At Cinemas: Worth waiting on the platform for two decades?
February 24th, 2017 7:00 pm| by Ben Hamilton
You can’t really blame Robert Carlyle. He’s 55 and probably needs the work. But I’m apprehensive that Franco Begbie’s discovery of personal grooming products might end up being more than a little distracting when I finally get to see Trainspotting T2 (Metacritic: 61; released: March 2), the sequel I’ve been waiting for these 20 past years.
Once upon a time, Franco
His co-stars Ewan Macgregor, Jonny Lee Miller and Ewan Bremner have no such problems. Born within 18 months of one another, they’re all in their mid-40s, and according to the books, Carlyle should be too. Macgregor’s Renton used to defend his classmate Begbie against the bullies until Scotland’s most famous psychopath came to the fore. But in real-life, Carlisle is a decade older than him. So not quite in Roger Moore (58 as Bond) or Stockard Channing’s league (33 in Grease), but mighty close.
An actor of renown thanks to a standout role as a murderer obsessed with avenging the Hillsborough tragedy in Cracker, the original Trainspotting in 1996 catapulted Carlyle to international fame, although by the film’s release he had already landed the lead in The Full Monty, one of Britain’s most successful ever films.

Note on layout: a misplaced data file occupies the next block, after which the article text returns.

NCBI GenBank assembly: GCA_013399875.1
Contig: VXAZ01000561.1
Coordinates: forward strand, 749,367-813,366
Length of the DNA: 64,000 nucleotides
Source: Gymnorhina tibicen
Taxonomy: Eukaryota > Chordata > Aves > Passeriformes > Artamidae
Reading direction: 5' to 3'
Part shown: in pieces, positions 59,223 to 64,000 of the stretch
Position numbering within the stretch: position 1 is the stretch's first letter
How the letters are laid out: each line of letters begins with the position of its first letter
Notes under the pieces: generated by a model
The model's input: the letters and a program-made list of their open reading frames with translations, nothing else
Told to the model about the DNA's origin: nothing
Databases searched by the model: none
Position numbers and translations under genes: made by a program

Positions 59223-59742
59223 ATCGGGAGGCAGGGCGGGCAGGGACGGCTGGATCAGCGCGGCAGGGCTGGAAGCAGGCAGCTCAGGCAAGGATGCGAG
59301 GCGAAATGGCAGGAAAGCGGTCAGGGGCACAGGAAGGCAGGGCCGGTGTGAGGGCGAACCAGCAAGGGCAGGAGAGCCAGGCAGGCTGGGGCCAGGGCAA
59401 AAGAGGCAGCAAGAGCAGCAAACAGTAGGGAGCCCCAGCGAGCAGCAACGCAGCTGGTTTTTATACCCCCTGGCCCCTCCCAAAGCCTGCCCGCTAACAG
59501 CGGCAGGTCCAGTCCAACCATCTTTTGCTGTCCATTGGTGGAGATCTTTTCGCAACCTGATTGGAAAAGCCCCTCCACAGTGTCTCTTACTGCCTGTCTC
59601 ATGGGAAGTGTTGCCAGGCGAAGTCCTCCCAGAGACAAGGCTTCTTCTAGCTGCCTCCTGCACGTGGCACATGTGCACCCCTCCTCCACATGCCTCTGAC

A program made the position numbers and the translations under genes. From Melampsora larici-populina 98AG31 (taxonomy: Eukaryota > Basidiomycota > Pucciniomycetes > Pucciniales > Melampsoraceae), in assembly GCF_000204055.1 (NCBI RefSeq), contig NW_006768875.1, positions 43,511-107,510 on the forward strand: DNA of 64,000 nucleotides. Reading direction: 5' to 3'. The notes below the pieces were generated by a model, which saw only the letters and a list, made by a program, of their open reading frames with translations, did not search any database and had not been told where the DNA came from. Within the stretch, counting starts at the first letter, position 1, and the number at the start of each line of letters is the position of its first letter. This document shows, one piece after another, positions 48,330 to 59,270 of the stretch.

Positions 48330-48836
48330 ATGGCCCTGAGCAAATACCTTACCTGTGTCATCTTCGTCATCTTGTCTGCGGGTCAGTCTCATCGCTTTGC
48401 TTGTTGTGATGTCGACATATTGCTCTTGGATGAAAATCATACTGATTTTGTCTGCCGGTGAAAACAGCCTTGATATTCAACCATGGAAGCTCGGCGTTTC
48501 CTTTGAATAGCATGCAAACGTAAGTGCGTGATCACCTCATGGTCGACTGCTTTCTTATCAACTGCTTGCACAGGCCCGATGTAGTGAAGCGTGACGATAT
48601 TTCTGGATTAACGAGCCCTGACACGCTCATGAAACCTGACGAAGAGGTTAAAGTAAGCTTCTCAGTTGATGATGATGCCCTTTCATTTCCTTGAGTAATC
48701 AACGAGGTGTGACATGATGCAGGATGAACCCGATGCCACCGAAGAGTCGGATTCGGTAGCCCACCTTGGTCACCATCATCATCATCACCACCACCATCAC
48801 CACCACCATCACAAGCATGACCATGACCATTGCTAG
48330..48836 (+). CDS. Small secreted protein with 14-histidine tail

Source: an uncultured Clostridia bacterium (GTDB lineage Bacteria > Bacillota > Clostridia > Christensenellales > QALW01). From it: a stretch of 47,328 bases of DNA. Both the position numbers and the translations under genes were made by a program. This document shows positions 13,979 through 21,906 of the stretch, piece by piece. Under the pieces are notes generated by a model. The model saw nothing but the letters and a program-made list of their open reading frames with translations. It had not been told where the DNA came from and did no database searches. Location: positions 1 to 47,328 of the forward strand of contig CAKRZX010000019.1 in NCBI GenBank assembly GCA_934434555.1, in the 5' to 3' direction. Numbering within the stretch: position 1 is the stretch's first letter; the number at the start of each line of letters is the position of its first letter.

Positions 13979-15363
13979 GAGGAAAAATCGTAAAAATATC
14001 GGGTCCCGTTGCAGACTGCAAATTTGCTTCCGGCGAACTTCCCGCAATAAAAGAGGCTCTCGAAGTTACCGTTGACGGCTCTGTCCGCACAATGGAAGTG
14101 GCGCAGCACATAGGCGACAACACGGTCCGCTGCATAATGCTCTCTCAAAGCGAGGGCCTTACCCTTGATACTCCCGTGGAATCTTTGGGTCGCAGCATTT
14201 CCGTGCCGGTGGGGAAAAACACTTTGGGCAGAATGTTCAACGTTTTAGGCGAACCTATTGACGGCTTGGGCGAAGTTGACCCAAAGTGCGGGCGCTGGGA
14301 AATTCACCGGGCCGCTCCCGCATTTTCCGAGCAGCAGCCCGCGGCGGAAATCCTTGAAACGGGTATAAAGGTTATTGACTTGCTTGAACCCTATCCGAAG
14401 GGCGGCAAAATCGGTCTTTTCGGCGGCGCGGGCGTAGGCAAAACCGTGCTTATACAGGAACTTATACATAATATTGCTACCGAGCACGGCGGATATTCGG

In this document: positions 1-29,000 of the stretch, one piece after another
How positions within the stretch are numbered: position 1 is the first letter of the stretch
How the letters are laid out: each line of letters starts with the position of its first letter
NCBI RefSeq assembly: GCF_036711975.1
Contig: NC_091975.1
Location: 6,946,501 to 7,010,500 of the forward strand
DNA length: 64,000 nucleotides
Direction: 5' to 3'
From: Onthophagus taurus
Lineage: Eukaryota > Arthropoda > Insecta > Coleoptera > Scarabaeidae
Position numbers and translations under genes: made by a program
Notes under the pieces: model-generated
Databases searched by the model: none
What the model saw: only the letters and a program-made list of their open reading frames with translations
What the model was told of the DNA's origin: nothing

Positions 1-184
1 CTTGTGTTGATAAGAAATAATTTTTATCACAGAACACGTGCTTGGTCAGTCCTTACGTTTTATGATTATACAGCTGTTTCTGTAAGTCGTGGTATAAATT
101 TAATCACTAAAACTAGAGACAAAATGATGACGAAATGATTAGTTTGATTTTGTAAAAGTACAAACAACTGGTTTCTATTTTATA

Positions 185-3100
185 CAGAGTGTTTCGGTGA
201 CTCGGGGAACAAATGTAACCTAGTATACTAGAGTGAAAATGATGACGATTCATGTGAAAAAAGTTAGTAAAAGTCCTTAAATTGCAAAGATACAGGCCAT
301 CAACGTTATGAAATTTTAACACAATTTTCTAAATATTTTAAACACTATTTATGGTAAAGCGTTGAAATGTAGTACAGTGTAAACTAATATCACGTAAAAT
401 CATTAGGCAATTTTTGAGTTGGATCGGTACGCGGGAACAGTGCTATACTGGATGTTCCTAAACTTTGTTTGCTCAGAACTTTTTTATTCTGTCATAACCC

A Bond villain’s role followed swiftly, and even an outing as Hitler, as Carlyle became the go-to British actor for darkness. But this decade Carlisle has only appeared in three films, one of which he had to direct to get the part, and just one TV series, albeit a popular US one: Once Upon a Time since 2011.
A crackerjack of a film
Let’s rewind this a moment: I haven’t been waiting 20 years for this film. In fact, I don’t even need it. Trainspotting, both the book and the film, were more than complete enough. It came out at the advent of Britpop, a golden period for British culture, and on the back of the emergence of film-makers like Quentin Tarantino and Paul Thomas Anderson – and it was the ballsiest film Britain has ever produced, with Empire magazine boldly suggesting: “Come in Hollywood, your time is up.”
It was the extraordinary combination of frenetic direction, an energetic cast, a pyrogenetic soundtrack and a poetic script – all at the top of their game. And Carlyle’s contribution provided us with some of the film’s most unforgettable moments.
Welshing on the vision
But a lot’s happened in the ensuing 20 years. Trainspotting’s author Irvine Welsh has certainly been busy, taking every opportunity he can to throw in a reference to characters from his beloved first book. Eventually, he could resist the temptation no longer, penning a sequel in 2002 entitled Porno, on which Trainspotting T2 is loosely based – which is fortunate as Welsh massively expanded the role of Mikey Forrester, the anal suppositories dealer he plays in the 1996 film.
The rumours started as soon as Porno was released that a film was pending, but nothing happened, and before you knew it a decade had passed and Welsh was releasing Skagboys, a prequel to the events of the original – a vastly superior book it must be said, which truly captures the Trainspotting spirit.